NASCAR & Auto Racing

Indy is on the button

INDIANAPOLIS — Honda calls it "push to pass," but that isn't a completely accurate nickname for the system.

First, a shot of 20 horsepower doesn't guarantee anything, and second, push to pass can be used for defense just as easily as offense.

But this much can't be disputed: The electronic tool will have a profound effect on strategy and maybe even the outcome today in its first use in the Indianapolis 500.

"If you've got a situation like Sam and Marco in '06, it could definitely help," 2008 winner Dario Franchitti said, referring to the last-lap charge Sam Hornish made to beat Marco Andretti off the fourth turn in 2006.

"You've got to be as judicious with your uses of those things. You can't just go crazy with them."

Honda Performance Development, the sole engine supplier to the IndyCar Series, introduced push to pass at Kentucky Speedway last August. Complaints about boring races diminished quickly.

The system is built into the electronics of the engine and works by advancing the timing of the engine and raising its speed from 10,300 rpm to 10,500.

"Depending on where you are in the power range, it'll give you 5 to 20 horsepower," Jack Spurney, general manager for HPD, said Friday at the Indianapolis Motor Speedway. "It's not huge.

"It's made the competition a lot closer, I think, the fans seem to resonate with it and the drivers seem to like it a lot."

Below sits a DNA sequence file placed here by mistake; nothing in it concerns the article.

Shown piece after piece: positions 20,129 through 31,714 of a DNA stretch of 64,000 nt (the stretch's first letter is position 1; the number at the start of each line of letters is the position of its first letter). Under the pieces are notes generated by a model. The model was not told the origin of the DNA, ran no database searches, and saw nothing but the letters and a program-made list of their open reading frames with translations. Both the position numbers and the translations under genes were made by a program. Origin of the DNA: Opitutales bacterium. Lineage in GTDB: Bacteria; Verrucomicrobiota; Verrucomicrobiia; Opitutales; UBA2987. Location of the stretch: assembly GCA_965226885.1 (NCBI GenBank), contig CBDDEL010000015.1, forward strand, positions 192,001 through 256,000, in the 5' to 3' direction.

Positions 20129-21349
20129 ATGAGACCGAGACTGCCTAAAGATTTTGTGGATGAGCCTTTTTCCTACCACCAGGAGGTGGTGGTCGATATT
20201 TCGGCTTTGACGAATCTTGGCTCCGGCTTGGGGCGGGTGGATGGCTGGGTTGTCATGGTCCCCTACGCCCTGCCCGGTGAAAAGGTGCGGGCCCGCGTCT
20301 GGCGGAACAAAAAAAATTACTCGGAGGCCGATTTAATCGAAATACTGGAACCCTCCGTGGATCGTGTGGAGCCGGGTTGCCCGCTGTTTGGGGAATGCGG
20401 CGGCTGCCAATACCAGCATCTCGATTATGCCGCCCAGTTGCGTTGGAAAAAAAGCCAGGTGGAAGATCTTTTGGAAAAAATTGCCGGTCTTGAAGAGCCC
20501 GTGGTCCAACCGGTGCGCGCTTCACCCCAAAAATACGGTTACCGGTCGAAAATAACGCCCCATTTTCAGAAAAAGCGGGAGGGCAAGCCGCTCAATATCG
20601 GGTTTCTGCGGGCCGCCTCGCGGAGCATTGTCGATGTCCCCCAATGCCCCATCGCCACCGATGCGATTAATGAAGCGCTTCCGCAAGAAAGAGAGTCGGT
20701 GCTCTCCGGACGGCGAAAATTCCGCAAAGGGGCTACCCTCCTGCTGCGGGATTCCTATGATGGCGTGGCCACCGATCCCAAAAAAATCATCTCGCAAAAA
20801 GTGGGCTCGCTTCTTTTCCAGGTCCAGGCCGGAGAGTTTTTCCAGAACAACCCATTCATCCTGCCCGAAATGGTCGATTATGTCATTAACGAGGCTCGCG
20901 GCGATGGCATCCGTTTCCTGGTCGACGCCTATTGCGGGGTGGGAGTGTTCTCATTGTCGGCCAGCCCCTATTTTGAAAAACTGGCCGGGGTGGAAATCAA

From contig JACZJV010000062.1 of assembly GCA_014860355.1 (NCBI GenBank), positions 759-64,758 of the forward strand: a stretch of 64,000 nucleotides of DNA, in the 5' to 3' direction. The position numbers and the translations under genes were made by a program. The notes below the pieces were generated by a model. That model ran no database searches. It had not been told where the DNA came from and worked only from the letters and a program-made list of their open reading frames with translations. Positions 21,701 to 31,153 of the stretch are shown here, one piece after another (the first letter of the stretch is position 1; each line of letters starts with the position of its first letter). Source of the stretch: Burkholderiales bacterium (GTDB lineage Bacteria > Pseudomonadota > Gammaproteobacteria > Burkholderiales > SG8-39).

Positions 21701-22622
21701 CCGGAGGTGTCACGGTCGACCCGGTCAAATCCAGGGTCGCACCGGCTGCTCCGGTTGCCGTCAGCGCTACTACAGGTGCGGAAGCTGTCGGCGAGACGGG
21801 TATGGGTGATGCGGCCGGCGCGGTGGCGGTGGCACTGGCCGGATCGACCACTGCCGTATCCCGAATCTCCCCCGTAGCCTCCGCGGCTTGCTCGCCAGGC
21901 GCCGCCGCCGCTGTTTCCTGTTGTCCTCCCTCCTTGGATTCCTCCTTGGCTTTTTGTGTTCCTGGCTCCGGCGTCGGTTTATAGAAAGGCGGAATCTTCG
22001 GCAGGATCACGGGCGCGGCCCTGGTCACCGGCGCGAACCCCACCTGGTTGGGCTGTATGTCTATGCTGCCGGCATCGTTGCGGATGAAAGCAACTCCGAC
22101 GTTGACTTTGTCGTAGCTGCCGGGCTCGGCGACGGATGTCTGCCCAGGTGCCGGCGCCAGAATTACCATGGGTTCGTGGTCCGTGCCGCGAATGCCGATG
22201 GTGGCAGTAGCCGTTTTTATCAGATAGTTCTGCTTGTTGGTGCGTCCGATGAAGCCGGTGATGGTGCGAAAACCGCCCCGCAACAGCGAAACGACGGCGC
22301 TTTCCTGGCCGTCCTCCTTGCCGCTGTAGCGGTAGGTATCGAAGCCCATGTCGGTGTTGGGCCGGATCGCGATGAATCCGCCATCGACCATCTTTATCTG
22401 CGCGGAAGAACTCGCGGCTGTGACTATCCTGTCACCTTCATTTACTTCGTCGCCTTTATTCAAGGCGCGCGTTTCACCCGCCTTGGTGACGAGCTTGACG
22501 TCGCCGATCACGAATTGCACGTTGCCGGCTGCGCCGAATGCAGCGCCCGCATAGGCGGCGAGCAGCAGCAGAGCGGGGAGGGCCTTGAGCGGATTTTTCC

Use of the system is limited.

Drivers will have 15 opportunities to benefit. Each time they do, the power jump will last for 18 seconds, and they'll have to wait at least 10 seconds before hitting the button on their steering wheel again.

Fifteen uses is the standard limit for races on big ovals, but most of the other events fall in the 300-mile range. The 18-second duration is the most Honda and the Indy Racing League have allowed.

Although push to pass is new to Indy, the concept is not foreign to American open-wheel racing.

Years ago, drivers could control turbocharger boost. The limiting factor then was the allotment of fuel; the driver could use only so much boost for so long before he put himself in jeopardy of running out. Also, the defunct Champ Car series had a push to pass system that was controlled electronically and operated via the turbocharger.

"You're not going to get as much of a reaction in normally aspirated engines," Spurney said. "We hope the next engine is turbocharged. That'd be really cool."

Friday's Carburetion Day final practice provided drivers with their first opportunity to use push to pass at Indy. Franchitti turned the fastest lap, but the session is less about speed than it is about checking for leaks and trying one or two more setup changes.

Drivers and teams can be cagey about their strategy for using push to pass or whether they even have a specific strategy.

"The biggest thing with the push to pass is there's times in the race you get the feeling like, 'Yeah, I need to go,' for whatever reason it could be," said Dan Wheldon, the 2005 Indy winner. "It's those critical moments that you're going to push to pass."

It is expected the "overtake assist system," as it is officially called, will come in most handy early in the race as drivers pick their way through tight traffic; on restarts, when positions can be gained and lost quickly; and in the waning laps, when millions of dollars are on the line.

"I'm not going to give you numbers, because then people are going to figure out what I'm going to do, but I think it's going to be a lot more important at the end of the race," said Tony Kanaan, the 2005 pole-sitter who will start last Sunday.

"I would hate to lose this race because I didn't have a single push to pass at the end. But I will use as much as I can."

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